Jean Martyn from Brewood South Staffordshire connects to the Britain’s Got Talent public

So Britain’s Got Talent is over for another year, and last night saw our own local regional representative Jean Martyn from Brewood South Staffordshire come 10th.


The publicity machine of the Britain’s Got Talent show seems to have done the trick again this year, with stories leaked to the press of a fix, and secret grooming for stardom - you do wonder how much of it is actually media generated or self generated.


Throughout the series Jean from Brewood South Staffordshire seemed to have managed to connect to all the judges as they liked her happy smiley face and the enthusiasm in wish to perform and entertain through her playing of the keyboard.


Indeed she seemed to have done the same with the public during the week as they voted in high enough numbers for Jean to make it to the final.


Jeans progress throughout the show demonstrated what can happen if you connect with those that matter, namely the judges and the public.


Just think what could be done by a business in being able to connect to their customers and suppliers.


Of course the comparison of Britain’s Got Talent to running a small business is worlds apart, as not every business has the right contacts, the money and the investment, plus the huge machine and mechanics needed to run such a show.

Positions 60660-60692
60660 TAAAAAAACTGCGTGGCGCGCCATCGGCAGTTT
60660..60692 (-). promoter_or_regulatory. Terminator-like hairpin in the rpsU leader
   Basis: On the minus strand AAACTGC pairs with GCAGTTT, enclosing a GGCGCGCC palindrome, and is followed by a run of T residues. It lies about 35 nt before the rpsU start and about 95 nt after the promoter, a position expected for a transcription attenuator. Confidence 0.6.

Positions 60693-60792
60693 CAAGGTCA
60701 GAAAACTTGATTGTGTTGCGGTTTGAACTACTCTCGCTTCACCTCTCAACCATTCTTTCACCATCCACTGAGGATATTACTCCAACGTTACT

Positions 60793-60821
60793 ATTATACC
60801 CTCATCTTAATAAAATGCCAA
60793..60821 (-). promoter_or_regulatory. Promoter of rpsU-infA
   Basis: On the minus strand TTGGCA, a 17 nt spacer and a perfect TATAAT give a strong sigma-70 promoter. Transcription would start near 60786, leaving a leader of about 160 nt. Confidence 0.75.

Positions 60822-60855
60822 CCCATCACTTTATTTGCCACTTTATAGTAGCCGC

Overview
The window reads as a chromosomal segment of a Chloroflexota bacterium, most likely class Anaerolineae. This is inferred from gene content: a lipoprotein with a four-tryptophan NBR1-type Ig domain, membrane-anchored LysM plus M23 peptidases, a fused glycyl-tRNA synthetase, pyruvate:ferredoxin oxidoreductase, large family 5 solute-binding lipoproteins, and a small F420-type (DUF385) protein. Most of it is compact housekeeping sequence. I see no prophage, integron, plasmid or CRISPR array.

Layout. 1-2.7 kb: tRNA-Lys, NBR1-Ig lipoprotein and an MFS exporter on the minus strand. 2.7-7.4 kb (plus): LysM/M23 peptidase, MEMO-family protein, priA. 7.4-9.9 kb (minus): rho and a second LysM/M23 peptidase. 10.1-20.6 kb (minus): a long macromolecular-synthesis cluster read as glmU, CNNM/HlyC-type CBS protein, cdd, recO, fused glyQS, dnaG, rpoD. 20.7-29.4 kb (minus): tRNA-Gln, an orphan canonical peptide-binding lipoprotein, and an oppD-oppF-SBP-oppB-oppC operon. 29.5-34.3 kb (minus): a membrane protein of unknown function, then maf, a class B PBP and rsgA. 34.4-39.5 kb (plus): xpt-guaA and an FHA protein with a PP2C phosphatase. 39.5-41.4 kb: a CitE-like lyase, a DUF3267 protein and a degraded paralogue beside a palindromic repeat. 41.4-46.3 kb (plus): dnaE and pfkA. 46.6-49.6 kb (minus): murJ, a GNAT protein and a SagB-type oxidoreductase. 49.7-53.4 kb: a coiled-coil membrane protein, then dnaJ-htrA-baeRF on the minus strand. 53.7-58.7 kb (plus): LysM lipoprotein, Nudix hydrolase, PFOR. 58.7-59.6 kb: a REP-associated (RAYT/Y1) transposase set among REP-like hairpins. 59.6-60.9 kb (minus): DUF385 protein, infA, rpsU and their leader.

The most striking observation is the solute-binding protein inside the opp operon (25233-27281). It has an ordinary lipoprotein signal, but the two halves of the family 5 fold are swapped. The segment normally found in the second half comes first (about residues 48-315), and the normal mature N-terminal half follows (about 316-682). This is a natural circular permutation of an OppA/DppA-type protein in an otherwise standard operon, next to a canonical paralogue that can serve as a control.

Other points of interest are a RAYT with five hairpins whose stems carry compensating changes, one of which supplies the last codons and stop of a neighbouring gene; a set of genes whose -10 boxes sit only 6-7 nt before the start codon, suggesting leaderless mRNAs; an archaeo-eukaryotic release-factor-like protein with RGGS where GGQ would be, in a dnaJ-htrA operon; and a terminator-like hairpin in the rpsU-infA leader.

But there are elements which could be copied and utilised to help make a local small business move further than they otherwise would.


Whether you realise it, in part the success in both Britain’s Got Talent and of a small business is achieved on being able to connect through a story.


The contestants of Britain’s Got Talent connect by talking and demonstrating how they have overcome adversity or disabilities to express through dance, or how they practice in parks and stairwells of flats, so as not to get caught up in unruly behaviour.


In fact each and every contestant is shown as having a story – so you could be forgiven for thinking that the actual show you were watching was Britain’s Got A Story.


In business it’s exactly the same, although as said before but nowhere as nearly on large a scale, with some examples being:-


Local businesses nearly always seem to try and do their business promotion on the back of charities, tying in on how they’ve had the need to call on such charities for help, assistance and support.


Or how businesses has started as a result of total desperation, the business owner needing to do something after being made redundant, or changing their live style after ill health and so on.


A story can be a good way to market and connect your business, but you have to be ever so careful that it does not look like ‘same as’ all the time…..i.e. same as 1,000’s of other businesses stories.


You also have to be careful that the aim of your story is NOT to make people feel sorry for you as that will not provide business longevity - also any negative revelations later will have a drastic negative impact.


You especially have to be careful and remember that even a good story does not make the business work, whilst it may help in its promotion; the business still has to produce a good service, good products, value for money in fact all the elements that would make a business or consumer return again and again.